Is the Demand for Mormon Literature Classes Increasing?

I’ve been following Margaret Young’s plans to teach the “Literature of the Latter-day Saints” class at BYU this coming semester, and I was pleased to see that she has posted her reading list for the course on her blog, and plans to post “parts of the class” on her blog also. I even suggested to my BYU student daughter that she take the class.

Nope. That won’t work. In addition to the students who have grabbed one of the 30 seats for the class, there is a waiting list of 63 (as of this morning).

While I would love to think that this represents a large demand for classes in Mormon literature, I don’t think I can make that claim — I don’t have enough information. I don’t know if the class has been taught regularly — so the backlog could represent the accumulated demand since the last time the class was taught. Its also possible that Margaret is just very popular (a very believable idea, IMO), and students were looking for a class she taught that didn’t have pre-requisites. Hopefully some reader here knows and can tell us why there is so much demand for this class.

If this demand isn’t due to something outside of the demand for a Mormon literature class, then I think its a good sign. And if nearly 100 students at BYU (out of 26,000) are interested in such a class, then how many might there be around the world? Perhaps thousands!

This all reminds me of my suggestion more than a year ago that Mormon literature would be a good fit for an online course (or independent study, or courseware or mooc or whatever you want to call it). While many of these online courses cover topics that are popular on every campus, I think the most important educational gains will come from teaching subjects, like Mormon literature, that aren’t being taught on most campuses because there isn’t enough local interest.

So what does all this mean? If the waiting list at BYU is a good indicator of interest in Mormon literature, then perhaps an online Mormon literature course is a very, very good idea.

Author: Kent Larsen

I grew up in the Washington DC area and served an LDS mission to Portugal. After receiving bachelor's degrees in Accounting and Portuguese from BYU, I came to New York City, where I worked in publishing companies like Henry Holt & Co., Bantam Doubleday Dell (now part of Random House), and North-South Books. I am now the owner of Luso-Brazilian Books (, the largest importer and publisher of Portuguese-language materials for North America. I also run a Mormon-oriented publishing house under the imprint names Mormon Arts and Letters (, Mormon News Books, Latter-day Renaissance and Samuel Lamanite Books (forthcoming).

14 thoughts on “Is the Demand for Mormon Literature Classes Increasing?”

  1. Just FYI, BYU Salt Lake added a second section of the course, and right now there are 19 available spots. I’m not Margaret Young, and this is my first time teaching the course, but I’m working on my syllabus as I speak (came over to the blog to get some supplementary reading material), and I think it’s going to be a lot of fun.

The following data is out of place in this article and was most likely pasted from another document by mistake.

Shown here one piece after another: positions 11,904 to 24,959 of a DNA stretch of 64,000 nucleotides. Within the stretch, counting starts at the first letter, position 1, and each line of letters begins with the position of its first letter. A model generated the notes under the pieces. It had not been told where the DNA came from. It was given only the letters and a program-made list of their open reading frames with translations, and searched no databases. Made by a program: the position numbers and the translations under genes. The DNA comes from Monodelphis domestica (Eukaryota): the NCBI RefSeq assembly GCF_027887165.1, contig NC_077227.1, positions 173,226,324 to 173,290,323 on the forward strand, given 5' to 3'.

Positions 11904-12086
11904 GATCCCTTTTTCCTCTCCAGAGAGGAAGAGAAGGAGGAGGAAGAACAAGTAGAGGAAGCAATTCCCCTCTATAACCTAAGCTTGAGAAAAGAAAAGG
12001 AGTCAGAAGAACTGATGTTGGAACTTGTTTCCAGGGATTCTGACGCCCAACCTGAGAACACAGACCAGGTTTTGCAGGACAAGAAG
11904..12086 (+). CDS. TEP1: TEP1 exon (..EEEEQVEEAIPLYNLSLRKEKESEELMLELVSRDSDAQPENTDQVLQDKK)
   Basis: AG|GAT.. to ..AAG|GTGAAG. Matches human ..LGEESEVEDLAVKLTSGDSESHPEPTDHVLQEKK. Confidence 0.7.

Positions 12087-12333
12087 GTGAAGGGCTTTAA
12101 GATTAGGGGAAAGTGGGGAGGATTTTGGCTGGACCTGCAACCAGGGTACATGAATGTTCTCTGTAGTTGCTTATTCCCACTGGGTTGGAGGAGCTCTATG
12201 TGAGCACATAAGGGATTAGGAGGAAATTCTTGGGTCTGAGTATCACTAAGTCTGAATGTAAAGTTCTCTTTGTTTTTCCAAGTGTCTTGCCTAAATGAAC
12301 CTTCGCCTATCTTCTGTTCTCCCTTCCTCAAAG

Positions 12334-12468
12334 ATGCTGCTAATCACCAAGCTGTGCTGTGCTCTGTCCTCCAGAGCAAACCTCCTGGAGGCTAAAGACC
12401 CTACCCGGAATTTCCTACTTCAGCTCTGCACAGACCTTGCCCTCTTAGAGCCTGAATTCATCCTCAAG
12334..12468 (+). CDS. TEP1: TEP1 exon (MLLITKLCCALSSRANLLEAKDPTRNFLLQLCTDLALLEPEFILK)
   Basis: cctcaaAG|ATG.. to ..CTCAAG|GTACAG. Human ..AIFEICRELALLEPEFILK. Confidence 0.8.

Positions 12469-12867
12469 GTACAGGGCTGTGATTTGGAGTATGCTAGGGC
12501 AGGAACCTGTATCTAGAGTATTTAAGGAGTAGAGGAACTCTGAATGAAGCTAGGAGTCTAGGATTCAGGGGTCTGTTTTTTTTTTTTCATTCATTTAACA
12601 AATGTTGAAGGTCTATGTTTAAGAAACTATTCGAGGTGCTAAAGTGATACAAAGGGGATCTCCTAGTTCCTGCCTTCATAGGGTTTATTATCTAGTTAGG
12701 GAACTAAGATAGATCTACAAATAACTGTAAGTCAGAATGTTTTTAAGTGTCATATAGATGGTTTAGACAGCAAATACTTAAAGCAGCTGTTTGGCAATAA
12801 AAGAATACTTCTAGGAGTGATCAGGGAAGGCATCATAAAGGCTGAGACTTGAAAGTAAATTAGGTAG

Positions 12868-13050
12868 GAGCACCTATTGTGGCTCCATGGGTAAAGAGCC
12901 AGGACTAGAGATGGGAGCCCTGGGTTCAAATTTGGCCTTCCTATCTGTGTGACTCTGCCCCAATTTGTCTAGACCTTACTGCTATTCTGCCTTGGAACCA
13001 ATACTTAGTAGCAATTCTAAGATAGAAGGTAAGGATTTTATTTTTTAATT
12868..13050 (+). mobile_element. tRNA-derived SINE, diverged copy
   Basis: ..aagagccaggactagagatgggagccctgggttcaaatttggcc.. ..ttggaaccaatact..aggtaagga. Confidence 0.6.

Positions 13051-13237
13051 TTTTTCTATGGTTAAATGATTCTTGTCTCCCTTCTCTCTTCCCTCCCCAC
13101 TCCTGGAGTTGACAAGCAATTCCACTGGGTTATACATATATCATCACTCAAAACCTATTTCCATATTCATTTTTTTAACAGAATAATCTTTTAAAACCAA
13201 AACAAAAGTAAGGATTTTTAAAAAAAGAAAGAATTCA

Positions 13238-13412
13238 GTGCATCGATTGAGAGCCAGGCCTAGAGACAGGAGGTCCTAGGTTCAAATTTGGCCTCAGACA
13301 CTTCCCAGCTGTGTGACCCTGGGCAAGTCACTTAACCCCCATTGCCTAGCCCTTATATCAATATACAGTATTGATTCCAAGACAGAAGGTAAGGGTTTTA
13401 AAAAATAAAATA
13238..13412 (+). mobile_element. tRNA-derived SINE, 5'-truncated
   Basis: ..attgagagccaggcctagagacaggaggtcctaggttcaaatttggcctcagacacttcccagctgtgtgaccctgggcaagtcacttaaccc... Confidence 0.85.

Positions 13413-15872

2. .

    Gideon Burton taught the class last semester at BYU, but I don’t know what sort of overflow he had.

  3. Thanks, Shelah. I’m totally biased here, but it looks like a fantastic reading list. I hope you have a full class and engaged students!

  4. This is not to detract in any way from Margaret’s class, but I think I prefer Shelah’s approach and text selection. It’s similar to the approach I would take myself.

    Of course, I would swap out Added Upon for Piney Ridge Cottage or even the new edition of Dorian, but, really, I’m just glad that Nephi Anderson in on both syllabi.

  5. I like Margaret’s topical approach, but I also like the approach Shelah is taking. I’m interested to hear how both turn out.

    On another note: I think an open access, online Mormon lit course is very doable and would be welcomed by many people, Kent. An initial course could provide a good introduction to the field for those who don’t know where to look for literature by, for, and about Mormons. I’d be willing to offer my services in co-creation of such a course…

  6. Tyler, I would love it too. Unfortunately, I’ve recently been given a second (stake-level) involved calling along with my early morning seminary duties, so I’m a little short on organizational bandwidth to devote to getting it off the ground. If someone else wants to take the lead on this, I’d be happy to put whatever help I can into it (and that won’t be nothing, because the idea is one I love).

  7. I’m busy through March, but after March my schedule will be mostly open for that kind of project. I could participate in some preliminary planning now and attack it in earnest in April. I don’t have much experience in online education, though, so I’d have to learn the ropes as well. So, I’m willing to offer my services in co-creation as well…

  8. Tyler, Kent, and Scott,

    I could do so helping with a course. Would it help ease the workload if we all agreed on a framework that included individual lessons from different voices? If so, I could put together a lesson or two.

  9. Scott: I’ve done quite a bit of online teaching (in fact, that’s all I’ve done the past two semesters) so I can offer pointers, etc., as we move forward, if you like.

    First, though, like James suggests, I think building a course framework is a good place to begin. I’ll share some of my ideas in the next week or two (if I remember) and we can start the process.

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